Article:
Does anyone else suspect that the Dogme 95 Manifesto and its Vow Of Chastity may simply be a bizarre bit of Scandinavian humour that people have taken way too seriously?
Lars Von Trier, its principal architect, has, after all, made but a single film that fits the Dogme requirements: handheld cameras, no costumes, no generic plots, no post-synching of sound, no props. And his post-Idiots film is Dancer In The Dark, a two-and-a-half-hour musical with music composed by its star, pop-culture oddity Björk.
Extremely peculiar The Dogme films have ranged from the extremely peculiar, namely Von Trier's The Idiots, which opens this week, to the flamboyantly artificial. In the first Dogme film to feature Hollywood stars, Kristian Levring's The King Is Alive, which premiered this year at Cannes, Jennifer Jason Leigh and Bruce Davison are part of a group of people marooned in the North African desert who decide to mount a production of King Lear.
During Cannes, Lisa Schwarzbaum's Entertainment Weekly column asked, "What can Steven Speilberg learn from Lars Von Trier?," and suggested that every Hollywood director should make one film under the Dogme 95 guidelines. (See the Dogme 95 Manifesto online at http://www. dogme95.dk)
Of course, this is more about morality than aesthetics. The raw realistic methodology of the Dogme films is perceived to be ethically superior to the glamour and illusion of Hollywood filmmaking, a notion that can be reduced to its most absurd level by comparing Harmony Korine's julien donkey-boy, designated Dogme 6 by the Dogme Politbur, with Schindler's List or Saving Private Ryan.
Technique is, at a certain level, not really an issue. Technique is what an artist uses to make the work. It is nothing in and of itself. For proof of this, consider the academic paintings churned out by the yard in France in the mid-19th century. There were a lot of mid-70s bands more technically accomplished than the Patti Smith Group, and one could never argue for Bob Dylan's technical superiority over Whitney Houston as a singer.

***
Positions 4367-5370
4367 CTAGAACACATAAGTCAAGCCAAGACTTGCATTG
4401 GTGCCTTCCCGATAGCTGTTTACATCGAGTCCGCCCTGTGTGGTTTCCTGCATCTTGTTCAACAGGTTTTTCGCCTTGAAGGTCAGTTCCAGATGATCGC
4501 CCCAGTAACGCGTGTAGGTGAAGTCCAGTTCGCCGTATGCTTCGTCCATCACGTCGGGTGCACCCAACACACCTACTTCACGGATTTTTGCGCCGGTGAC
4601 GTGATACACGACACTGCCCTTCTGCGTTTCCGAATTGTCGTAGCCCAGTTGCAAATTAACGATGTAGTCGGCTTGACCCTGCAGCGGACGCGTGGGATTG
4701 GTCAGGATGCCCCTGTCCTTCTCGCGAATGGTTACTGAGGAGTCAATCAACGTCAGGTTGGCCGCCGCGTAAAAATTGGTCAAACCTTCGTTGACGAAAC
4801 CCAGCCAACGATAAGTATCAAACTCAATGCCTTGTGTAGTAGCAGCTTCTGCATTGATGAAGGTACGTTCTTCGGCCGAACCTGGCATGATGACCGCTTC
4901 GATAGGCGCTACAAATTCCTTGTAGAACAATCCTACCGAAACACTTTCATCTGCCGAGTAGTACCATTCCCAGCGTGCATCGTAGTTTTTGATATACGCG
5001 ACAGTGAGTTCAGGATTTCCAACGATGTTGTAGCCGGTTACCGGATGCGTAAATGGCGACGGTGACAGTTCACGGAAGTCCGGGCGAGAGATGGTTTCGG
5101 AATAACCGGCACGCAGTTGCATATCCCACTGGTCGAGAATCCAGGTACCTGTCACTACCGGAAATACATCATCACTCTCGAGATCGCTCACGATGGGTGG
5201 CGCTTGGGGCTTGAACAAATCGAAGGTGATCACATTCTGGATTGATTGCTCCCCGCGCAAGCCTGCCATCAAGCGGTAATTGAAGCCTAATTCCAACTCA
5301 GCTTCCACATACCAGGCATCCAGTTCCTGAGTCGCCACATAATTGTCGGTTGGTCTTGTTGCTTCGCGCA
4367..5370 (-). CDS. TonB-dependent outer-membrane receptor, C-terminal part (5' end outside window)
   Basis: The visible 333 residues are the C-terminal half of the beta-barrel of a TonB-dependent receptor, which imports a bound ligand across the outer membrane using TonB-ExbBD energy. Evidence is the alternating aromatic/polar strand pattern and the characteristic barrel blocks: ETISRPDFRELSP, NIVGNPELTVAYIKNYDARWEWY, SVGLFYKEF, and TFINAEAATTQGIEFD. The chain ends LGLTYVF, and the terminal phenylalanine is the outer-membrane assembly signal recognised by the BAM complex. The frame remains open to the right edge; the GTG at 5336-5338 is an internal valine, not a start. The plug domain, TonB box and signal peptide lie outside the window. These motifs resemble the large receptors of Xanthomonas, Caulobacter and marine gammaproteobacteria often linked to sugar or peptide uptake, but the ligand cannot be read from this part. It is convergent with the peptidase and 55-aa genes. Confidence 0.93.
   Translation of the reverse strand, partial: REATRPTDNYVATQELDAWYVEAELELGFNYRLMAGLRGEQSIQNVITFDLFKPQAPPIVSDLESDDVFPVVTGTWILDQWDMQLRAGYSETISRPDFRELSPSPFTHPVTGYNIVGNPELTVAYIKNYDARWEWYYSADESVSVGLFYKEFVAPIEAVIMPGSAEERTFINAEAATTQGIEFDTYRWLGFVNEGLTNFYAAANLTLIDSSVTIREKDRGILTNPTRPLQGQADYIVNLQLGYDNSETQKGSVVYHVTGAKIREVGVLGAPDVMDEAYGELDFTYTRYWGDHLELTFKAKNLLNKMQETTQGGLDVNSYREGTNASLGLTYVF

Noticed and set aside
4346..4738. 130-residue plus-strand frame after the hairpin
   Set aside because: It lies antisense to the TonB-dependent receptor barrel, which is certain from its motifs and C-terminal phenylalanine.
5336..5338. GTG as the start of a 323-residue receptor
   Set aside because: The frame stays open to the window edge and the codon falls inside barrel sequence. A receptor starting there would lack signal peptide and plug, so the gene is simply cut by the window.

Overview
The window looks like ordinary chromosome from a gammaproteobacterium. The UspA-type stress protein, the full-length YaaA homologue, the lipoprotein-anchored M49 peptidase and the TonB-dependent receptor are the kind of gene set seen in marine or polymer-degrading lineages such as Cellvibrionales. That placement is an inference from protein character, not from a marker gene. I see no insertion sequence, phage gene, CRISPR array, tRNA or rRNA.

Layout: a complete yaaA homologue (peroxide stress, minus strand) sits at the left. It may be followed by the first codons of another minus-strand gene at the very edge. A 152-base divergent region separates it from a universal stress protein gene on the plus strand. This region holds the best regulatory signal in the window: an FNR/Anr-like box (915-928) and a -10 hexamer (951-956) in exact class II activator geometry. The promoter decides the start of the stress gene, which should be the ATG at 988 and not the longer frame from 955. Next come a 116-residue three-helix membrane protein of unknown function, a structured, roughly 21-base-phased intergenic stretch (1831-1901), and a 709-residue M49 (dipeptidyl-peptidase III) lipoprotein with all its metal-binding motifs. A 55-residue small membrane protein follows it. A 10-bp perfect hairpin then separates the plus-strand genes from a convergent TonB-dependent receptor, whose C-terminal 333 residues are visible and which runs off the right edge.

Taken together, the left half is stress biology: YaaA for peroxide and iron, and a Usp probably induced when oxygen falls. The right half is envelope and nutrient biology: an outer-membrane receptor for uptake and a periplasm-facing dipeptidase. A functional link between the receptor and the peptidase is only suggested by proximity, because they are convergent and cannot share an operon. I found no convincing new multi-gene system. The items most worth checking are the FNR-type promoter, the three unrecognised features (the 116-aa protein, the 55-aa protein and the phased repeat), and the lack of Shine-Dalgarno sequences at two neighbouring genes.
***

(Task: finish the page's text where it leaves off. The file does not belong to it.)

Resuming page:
Von Trier is, in fact, a technical wizard, swinging from the outré fabulism of his early films like Element Of Crime and Europa through the hand-held, Cassavetes-like intensity of Breaking The Waves to the soap-opera-from-hell blankness of his monumental mini-series The Kingdom. He knows as well as anybody that you use the technique you need.
Inner idiot Which brings us to Dogme 2: The Idiots, which is not about actual idiots. There's not a Reform party MP or network programmer in sight. Rather, it's about a group of young Danes who band together and act out idiocy -- getting in touch with their inner idiot, so to speak -- by disrupting polite places like restaurants.
If you're interested in a second-hand version of Laingian psycho-philosophy, I suppose the film has some merit, and the actors are not bad. But based on the contemporary European films I've seen lately, I'd say film schools should start teaching Syd Fields's texts on screenwriting. It would save audiences from a lot of pointless meandering.
Run Lola walk
WINTER SLEEPERS, directed by Tom Tykwer, written by Tykwer and Anne-Françoise Pyszora from her novel An Expense Of Spirit, produced by Stefan Arndt and Maria Köpf, with Ulrich Matthes, Marie-Lou Sellem, Floriane Daniel, Heino Ferch and Josef Bierbichler. 122 minutes. A Mongrel Media release. Opens Friday (June 9). For venues and times, see First-Run Movies, page 95. Rating: NNN
The big banner across the poster for Winter Sleepers says, "From the director of Run Lola Run," which is true as far as it goes. Tom Tykwer did co-write and direct Winter Sleepers -- a year before he made Lola. So don't expect Lola's relentless speed and inventiveness.
Scenic possibilities Set in the Bavarian Alps, Winter Sleepers takes full advantage of the scenic possibilities of its setting to tell the parallel stories of two couples and a family with whom their lives intersect. Rene (Heino Ferch) borrows Marko's (Ulrich Matthes) car and gets in a terrible accident -- he walks away but has no memory of it. This leaves Marko trying to get the police to find out who stole his car, and the other party trying to convince people that there was a second car, which is pretty much buried in the snow a few hundred yards down an Alp.
Winter Sleepers is broody and overlong, but in it Tykwer is pushing toward a kind of mannerism. He colour-codes the characters, for one thing: Rebecca (Marie-Lou Sellen), the actress, is always in red from the skin out, Marko always has some blue, and Laura, a nurse, tends toward black. I'm not sure what it means, but it's interesting.
Also interesting is Tykwer's pinball approach to narrative, less a straight line than a series of ricochets. Each character, locked into a tightly moderated vision of the world, impinges on the others, and any one of them may wind up paying off another's karmic debts. It's not the kind of jaw-dropping ride that Run Lola Run is, but an intriguing drama to balance Hollywood's silly season.
DOGME 2: THE IDIOTS, written and directed by Lars Von Trier, produced by Vibeke Windeløv, with Bodil Jørgensen, Jens Albinus, Anne Louise Hassing and Troels Lyby. 117 minutes. A Zentropa Entertainment production. Opens Friday (June 9). For venues and times, see First-Run Movies, page 95. Rating: NN